History

History

  • Piteå has a long history as a shipping city, maritime operations have probably been ongoing here since the 14th century.
  • The church village is believed to have been the first real port on the Piteå River but land uplift has necessitated moving the port farther and farther out towards the mouth of the river.
  • In the 1820’s, the depth outside the mouth of the Piteå River was just seven feet, meaning that larger ships had to dock at Huvan for loading and unloading.
  • To get rid of the sand deposition that caused the poor depth, the Pitsund Arms were built, narrow water passages forcing the river water to run more quickly out into the Gulf of Bothnia, a successful strategy for a long time.
  • In the 1960’s when the current Municipality of Piteå consisted of four smaller municipalities: the City of Piteå, the Piteå Rural District, the Hortlax Municipality and the Norrfjärden Municipality, the authorities came to the realisation that something had to be done in order to secure sea transportation opportunities for the local industry.
  • The two major industries SCA and ASSI were planning new transportation systems to meet their increased paper, pulp and wood production volumes.
  • The City of Piteå planned new quay facilities near the city, whilst the Piteå Rural District pointed to Haraholmen as a possibility (where an oil quay had been operating since 1964, at Sör-Haraholmen).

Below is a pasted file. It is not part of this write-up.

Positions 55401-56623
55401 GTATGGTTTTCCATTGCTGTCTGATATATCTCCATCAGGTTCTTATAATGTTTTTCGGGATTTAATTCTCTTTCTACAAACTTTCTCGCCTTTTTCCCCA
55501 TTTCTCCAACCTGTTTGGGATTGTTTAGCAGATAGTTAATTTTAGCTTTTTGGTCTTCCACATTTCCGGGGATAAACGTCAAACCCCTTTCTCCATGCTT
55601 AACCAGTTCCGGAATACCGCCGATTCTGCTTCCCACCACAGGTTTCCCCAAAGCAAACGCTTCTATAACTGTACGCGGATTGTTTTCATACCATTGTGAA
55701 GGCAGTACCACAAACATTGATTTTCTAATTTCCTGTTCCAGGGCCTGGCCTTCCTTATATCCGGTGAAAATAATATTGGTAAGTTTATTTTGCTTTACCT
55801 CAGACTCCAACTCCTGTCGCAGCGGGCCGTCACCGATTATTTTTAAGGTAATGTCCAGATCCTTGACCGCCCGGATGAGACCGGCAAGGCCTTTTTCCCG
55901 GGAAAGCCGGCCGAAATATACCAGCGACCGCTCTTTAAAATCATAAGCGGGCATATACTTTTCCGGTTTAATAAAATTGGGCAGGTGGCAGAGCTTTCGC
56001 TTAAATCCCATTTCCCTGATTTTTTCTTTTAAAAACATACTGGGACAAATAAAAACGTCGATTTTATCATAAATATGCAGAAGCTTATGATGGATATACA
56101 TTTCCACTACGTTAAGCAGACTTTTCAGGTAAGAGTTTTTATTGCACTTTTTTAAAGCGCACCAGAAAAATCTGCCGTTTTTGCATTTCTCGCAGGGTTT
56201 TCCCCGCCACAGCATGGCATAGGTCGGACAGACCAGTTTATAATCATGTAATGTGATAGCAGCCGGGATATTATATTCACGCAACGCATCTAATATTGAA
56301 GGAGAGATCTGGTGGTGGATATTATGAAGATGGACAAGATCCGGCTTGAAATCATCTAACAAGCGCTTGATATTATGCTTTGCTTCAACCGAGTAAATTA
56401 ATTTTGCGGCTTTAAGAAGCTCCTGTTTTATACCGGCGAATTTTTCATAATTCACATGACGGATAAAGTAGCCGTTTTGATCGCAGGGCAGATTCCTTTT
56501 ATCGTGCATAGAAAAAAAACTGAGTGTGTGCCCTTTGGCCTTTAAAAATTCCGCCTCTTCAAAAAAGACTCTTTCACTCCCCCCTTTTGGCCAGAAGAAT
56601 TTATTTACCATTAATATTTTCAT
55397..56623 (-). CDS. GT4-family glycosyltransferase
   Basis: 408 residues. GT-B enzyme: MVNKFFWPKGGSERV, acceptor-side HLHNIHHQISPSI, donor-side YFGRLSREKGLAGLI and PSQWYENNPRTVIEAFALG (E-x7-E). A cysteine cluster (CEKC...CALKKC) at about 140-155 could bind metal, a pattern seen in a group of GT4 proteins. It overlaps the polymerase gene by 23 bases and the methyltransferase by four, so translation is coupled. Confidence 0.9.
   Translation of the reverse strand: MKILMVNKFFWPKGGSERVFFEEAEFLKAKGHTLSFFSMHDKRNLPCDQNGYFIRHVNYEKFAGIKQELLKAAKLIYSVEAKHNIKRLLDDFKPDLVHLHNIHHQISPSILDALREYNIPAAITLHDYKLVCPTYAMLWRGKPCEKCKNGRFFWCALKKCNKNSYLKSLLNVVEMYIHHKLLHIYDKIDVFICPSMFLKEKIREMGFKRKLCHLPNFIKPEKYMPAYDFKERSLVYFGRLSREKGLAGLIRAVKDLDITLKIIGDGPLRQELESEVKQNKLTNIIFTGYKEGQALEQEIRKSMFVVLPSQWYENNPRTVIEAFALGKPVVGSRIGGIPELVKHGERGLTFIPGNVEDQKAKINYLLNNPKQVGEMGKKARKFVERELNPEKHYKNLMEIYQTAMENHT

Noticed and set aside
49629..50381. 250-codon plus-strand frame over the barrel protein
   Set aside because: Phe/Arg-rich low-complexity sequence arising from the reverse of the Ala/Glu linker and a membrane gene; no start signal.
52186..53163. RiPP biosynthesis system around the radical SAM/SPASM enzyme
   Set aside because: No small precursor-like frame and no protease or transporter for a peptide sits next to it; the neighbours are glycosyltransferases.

• On July 13, 1973, the new trading port at Haraholmen was opened with great fanfare. The quay facilities then consisted of 300 metres of quay plus the 60m oil quay.
  • It was around this time that blast excavation of the caverns beneath the port also began. In just a few years, the need for new quays arose. ASSI were also planning a new transport system, using so called RoRo ships to transport their goods, rolling the goods on board as opposed to lifting it by crane. This meant that the port needed a RoRo ramp. Construction of a 280 metre quay with a double RoRo positions was completed in 1979.
  • The needs of the port and its customers have since grown continually, from a 14,400m2 warehouse at the time of opening to today’s 60,000m2 warehouse capacity. The most recent warehouse was built for Smurfit Kappa in 2005.
  • Port operations were corporised in 2004. The main incentive behind this decision was that operations required major investment in new and current infrastructure and that a corporisation would allow for external financing.
  • The largest ship to arrive at Haraholmen was an oil tanker at approximately 75,000 DWT.